Meal Planning for any goal
Meal planning for goals is an personal as religion or politics. Everyone has different goals: cutting/leaning, bulking, increased mental cognition, to control blood sugar, ketogenic diets, high/low carb diets, and on and on. The only real reason (I believe) to be on a strict meal plan is for serious fitness goals or serious nutritional goals (like ketogenic). This is because macros can change your body dramatically, more so than hitting the gym 3 hours a day. Tracking macros (protein/carb/fat) also does not mean any old foods. For example, carbohydrates for macro tracking purposes can be just about any carbohydrates as long as you hit your mark. This is called flexible dieting or IIFYM (if it fits your macros). For example, 30 grams of carbohydrates from straight sugar is fine in a IIFYM/flexible dieting plan. But, this has no other nutrients. It is eventually broken down into glucose and absorbed.
Now 30 grams of carbohydrates from dark, leafy greens or dark berries will have a ton of micronutrients along with breaking down into glucose. FYI-All carbohydrates are eventually broken down into glucose. The rate at which they do this is important for blood sugar regulation. So complex carbohydrates are better than highly processed, simple carbohydrates. But Ill save this conversation about carbohydrates for another post.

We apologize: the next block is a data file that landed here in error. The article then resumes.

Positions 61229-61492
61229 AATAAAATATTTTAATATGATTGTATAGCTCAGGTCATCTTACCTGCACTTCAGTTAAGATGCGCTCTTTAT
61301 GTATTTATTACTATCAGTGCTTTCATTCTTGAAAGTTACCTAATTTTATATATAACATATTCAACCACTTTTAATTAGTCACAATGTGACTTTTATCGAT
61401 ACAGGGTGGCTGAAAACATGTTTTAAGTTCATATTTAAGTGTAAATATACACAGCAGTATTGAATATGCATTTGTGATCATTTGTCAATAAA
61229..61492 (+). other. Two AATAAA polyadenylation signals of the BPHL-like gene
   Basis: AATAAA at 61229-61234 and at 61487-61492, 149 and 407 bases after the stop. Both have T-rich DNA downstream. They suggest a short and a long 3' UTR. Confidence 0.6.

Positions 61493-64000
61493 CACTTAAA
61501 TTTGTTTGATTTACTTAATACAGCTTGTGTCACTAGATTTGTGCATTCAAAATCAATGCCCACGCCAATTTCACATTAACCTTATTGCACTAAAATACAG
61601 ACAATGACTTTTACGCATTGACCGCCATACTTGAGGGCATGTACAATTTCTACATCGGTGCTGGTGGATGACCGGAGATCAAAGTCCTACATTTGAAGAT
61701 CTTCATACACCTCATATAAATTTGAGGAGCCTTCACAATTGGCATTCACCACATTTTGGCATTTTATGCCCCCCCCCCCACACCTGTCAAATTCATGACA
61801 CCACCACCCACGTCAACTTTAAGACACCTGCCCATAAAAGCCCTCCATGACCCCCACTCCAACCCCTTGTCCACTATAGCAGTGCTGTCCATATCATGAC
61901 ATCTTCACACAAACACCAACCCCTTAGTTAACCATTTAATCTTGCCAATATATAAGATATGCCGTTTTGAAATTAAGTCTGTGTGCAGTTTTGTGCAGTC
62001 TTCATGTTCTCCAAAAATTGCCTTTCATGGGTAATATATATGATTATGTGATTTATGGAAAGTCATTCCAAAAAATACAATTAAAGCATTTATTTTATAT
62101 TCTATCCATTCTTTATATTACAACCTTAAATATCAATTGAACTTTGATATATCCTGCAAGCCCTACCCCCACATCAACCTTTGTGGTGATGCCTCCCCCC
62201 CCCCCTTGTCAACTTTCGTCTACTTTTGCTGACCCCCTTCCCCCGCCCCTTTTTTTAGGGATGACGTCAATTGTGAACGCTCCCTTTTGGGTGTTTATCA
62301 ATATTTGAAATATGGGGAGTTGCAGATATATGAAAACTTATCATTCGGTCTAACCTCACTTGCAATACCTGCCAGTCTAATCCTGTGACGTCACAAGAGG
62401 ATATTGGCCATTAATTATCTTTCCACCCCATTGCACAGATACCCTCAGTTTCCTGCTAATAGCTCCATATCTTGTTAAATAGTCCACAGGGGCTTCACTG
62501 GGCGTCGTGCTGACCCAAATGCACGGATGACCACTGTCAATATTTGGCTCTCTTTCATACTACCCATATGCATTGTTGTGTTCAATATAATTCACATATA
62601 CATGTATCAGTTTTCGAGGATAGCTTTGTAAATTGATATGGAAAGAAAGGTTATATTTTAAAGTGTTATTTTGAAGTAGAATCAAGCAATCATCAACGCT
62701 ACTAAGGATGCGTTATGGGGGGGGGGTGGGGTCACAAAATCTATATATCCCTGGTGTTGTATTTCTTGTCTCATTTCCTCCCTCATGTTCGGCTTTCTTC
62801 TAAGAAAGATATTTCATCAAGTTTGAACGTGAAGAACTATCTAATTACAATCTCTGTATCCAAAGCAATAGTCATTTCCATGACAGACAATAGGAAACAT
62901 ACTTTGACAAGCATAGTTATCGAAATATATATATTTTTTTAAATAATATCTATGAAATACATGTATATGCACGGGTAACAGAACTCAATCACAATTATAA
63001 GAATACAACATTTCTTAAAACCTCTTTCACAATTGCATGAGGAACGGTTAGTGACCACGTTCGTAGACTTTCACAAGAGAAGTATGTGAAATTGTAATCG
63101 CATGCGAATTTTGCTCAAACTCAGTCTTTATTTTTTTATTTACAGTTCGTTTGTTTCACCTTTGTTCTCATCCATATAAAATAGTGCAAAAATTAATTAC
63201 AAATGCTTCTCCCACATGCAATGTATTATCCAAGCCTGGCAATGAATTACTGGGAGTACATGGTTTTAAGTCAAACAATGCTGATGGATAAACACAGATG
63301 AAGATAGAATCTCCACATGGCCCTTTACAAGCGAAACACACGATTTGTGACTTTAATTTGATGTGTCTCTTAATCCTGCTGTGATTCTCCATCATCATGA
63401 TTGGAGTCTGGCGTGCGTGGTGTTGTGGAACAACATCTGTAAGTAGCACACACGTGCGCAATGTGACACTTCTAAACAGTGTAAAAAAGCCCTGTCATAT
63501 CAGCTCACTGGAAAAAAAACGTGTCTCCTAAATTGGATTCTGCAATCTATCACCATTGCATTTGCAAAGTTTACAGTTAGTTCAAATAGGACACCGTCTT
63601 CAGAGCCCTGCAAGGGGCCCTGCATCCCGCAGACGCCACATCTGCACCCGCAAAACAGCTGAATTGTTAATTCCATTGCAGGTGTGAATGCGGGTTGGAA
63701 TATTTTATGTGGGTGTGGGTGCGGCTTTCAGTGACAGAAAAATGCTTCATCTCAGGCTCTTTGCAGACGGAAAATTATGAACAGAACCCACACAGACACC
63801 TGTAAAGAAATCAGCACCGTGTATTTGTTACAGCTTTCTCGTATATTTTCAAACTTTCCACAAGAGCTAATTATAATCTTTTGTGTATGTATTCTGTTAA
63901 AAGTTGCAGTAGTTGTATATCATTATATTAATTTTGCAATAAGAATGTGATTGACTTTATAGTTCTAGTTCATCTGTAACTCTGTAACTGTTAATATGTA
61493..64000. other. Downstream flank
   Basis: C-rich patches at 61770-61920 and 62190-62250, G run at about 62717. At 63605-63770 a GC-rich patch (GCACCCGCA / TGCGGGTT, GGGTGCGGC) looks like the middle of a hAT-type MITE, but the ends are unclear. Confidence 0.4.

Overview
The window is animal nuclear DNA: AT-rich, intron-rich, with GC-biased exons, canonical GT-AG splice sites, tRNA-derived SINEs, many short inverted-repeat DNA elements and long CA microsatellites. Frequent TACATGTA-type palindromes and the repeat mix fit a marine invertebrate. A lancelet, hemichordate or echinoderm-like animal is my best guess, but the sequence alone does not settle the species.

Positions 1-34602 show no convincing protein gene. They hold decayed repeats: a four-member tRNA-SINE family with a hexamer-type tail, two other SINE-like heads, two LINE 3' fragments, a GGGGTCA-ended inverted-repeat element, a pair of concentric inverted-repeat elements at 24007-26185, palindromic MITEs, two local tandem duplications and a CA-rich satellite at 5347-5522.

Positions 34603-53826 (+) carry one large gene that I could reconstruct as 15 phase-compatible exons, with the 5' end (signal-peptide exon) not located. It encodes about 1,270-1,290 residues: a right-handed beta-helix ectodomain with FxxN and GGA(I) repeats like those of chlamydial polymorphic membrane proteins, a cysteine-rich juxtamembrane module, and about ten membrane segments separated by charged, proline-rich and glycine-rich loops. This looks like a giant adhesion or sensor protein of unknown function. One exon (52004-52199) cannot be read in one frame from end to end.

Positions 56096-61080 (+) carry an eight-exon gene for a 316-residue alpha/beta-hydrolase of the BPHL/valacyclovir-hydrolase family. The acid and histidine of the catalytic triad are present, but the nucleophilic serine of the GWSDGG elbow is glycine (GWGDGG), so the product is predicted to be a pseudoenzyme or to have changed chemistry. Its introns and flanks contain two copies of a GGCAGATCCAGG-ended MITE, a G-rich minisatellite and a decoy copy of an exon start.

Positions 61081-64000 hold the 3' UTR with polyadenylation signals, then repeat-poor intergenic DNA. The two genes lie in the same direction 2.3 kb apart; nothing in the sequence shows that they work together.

If you have a specific fitness goal as in "I want a rockin hot body like those men/women in fitness magazines", I have some blunt news for you. First of all, a lot of photos are photoshopped and/or have awesome cameramen behind the lens. And great lighting. Ask any professional photographer about this. Second, these are professional fitness people or die hard fitness folks who make fitness their priority. So, their meal planning and macros are a full-time job. They don't mess around. They eat pretty much the same things over and over. This makes tracking much easier and their meal planning a basic routine. So, my advice for you is to pick 3-4 breakfasts that you already know the macros (same for lunch, dinner, snacks, pre/post workout) and load them into a macro app like My Macros+ (iPhone only) or My Fitness Pal. When you go Rogue, then you can search and add them into your daily macro count. When you do this (manually add them) you'll see why you want those same meals in your app already. Going off the plan makes it really difficult to track.
Give a shot for a week and see how it goes! Keep your goal in mind when you do this because it really can get tedious. But after awhile, you'll be able to eyeball portions of commonly eaten foods which will make it easier.
Hungry for more info? Here is a great article written by Michael Matthews that goes into great detail, including calculating your personal macro breakdown: